Watkins, Justin (2013) 'A first account of tone in Myebon Sumtu Chin.' Linguistics of the Tibeto-Burman Area, 36 (2). pp. 97-127.
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Sumtu Chin is spoken by some 20–30,000 people in four townships southeast of Sittwe in Arakan State, western Burma. Close analysis of tone systems in other southern Chin languages has proved difficult because the tones vary greatly between dialect; the data in this paper is from a single dialect of Sumtu, spoken in Myebon. Sumtu monosyllables may have lexical high or low tone. Grammaticalised morphemes may lose their underlying lexical tone and are assigned the polar opposite tone to the tone of the morpheme on the left. Functional morphemes may be lexically toneless, assigned a surface tone in a similar way. Restricted minor syllables preceding major syllables surface with the polar opposite tone to the major syllable to their right; verb-subject prefixes take the form of such minor syllables. The formation of the dual seems to flip the tone sequence of verbs.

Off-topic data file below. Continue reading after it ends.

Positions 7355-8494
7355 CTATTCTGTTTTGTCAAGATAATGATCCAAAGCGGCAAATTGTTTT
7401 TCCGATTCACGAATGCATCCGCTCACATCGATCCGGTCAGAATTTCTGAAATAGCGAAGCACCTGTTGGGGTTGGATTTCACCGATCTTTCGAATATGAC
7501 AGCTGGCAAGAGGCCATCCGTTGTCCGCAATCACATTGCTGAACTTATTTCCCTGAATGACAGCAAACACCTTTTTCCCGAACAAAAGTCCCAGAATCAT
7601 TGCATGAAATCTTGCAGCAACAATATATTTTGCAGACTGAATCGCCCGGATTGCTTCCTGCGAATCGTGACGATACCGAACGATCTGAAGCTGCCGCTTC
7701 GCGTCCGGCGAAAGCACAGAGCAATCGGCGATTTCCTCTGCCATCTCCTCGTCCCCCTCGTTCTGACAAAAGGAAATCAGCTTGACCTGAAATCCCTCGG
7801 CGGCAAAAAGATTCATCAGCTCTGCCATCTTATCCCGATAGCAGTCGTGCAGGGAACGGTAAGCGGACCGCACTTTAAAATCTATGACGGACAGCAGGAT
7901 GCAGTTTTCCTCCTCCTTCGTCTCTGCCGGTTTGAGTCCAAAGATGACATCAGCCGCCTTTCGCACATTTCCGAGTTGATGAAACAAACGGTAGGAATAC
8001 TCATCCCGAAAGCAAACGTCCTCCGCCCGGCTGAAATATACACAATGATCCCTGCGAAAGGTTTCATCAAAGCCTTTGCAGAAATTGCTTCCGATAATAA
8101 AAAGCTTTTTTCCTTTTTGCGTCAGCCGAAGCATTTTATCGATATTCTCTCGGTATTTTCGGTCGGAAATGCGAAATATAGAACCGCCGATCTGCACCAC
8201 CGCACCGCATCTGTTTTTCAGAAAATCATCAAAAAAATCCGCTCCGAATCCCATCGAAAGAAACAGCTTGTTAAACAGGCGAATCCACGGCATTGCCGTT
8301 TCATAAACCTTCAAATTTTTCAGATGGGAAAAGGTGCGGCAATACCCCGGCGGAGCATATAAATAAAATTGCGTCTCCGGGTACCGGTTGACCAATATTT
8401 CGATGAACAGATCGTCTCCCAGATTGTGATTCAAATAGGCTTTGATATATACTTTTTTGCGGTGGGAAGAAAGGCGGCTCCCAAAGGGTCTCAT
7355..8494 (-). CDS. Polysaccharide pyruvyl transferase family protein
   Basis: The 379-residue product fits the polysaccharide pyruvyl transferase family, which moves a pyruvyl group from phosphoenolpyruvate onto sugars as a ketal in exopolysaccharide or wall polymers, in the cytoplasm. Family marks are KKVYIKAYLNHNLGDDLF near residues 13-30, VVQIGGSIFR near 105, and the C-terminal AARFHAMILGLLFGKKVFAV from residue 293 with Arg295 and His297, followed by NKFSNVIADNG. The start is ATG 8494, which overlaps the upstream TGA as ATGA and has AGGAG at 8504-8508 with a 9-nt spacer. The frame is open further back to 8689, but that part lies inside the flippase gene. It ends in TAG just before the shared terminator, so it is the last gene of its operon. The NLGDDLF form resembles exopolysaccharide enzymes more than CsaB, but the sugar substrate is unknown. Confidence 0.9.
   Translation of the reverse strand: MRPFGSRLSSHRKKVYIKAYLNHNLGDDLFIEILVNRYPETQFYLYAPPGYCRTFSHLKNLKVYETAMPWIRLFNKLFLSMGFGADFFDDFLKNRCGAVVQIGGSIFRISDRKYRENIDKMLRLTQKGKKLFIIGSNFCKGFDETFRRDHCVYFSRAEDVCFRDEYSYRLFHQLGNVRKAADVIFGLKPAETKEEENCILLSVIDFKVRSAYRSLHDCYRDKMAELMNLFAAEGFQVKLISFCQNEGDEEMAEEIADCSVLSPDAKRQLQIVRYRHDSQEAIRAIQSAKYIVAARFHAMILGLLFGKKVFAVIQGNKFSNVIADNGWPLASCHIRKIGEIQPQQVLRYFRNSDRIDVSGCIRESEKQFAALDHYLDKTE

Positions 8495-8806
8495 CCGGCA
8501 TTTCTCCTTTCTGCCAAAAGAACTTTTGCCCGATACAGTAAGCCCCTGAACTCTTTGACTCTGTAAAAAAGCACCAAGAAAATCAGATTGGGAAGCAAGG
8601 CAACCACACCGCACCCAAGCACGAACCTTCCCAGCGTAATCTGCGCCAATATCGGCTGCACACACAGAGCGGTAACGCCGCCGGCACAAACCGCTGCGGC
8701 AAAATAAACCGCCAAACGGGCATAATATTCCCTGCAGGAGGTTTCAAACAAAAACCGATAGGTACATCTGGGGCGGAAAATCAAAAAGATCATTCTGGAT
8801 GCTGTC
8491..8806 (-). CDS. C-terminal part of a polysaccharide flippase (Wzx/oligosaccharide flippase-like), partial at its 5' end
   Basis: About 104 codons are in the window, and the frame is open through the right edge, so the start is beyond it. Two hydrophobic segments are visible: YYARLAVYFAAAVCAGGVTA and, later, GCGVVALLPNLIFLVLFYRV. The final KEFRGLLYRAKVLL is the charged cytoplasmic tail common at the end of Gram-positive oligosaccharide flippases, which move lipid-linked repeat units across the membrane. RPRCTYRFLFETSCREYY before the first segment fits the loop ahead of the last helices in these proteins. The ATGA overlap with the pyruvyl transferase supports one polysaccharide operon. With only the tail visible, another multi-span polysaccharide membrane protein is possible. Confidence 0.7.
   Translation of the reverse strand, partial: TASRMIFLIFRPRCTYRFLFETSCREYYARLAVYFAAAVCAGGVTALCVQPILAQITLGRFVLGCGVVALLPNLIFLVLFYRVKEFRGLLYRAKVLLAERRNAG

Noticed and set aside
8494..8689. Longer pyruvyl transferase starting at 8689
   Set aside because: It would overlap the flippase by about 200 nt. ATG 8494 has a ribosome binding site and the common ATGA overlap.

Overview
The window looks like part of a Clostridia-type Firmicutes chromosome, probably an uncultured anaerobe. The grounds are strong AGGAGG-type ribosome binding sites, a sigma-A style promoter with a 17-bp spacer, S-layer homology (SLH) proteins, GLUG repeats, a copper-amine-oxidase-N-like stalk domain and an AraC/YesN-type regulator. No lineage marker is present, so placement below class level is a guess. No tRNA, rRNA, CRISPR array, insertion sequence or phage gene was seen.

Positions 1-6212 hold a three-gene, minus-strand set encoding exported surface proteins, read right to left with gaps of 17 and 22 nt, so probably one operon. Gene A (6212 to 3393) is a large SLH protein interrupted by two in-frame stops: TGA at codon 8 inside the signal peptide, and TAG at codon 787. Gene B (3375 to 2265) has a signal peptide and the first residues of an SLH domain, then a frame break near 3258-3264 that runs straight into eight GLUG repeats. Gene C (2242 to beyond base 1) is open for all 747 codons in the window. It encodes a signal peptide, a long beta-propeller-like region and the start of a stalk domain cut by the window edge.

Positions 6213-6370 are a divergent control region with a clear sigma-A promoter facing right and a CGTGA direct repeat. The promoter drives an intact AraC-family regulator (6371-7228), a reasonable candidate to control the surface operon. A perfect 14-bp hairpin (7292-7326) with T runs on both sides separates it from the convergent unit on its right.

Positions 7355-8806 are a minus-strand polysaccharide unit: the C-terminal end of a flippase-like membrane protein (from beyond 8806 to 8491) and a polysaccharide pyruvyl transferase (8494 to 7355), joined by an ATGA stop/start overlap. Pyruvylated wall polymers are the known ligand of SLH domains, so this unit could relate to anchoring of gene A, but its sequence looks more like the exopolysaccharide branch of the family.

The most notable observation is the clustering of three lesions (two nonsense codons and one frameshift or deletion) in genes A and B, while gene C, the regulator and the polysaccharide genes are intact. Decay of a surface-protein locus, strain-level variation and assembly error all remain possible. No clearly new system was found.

|Item Type:||Journal Article|
|Keywords:||Chin languages, tonal phonology, polarity, agglutinative verbal morphology|
|SOAS Departments & Centres:||Faculty of Languages and Cultures > Department of the Languages and Cultures of South East Asia
Faculty of Languages and Cultures > Department of Linguistics
|Depositing User:||Justin Watkins|
|Date Deposited:||11 Feb 2014 09:37|
Item downloaded times since 11 Feb 2014 09:37.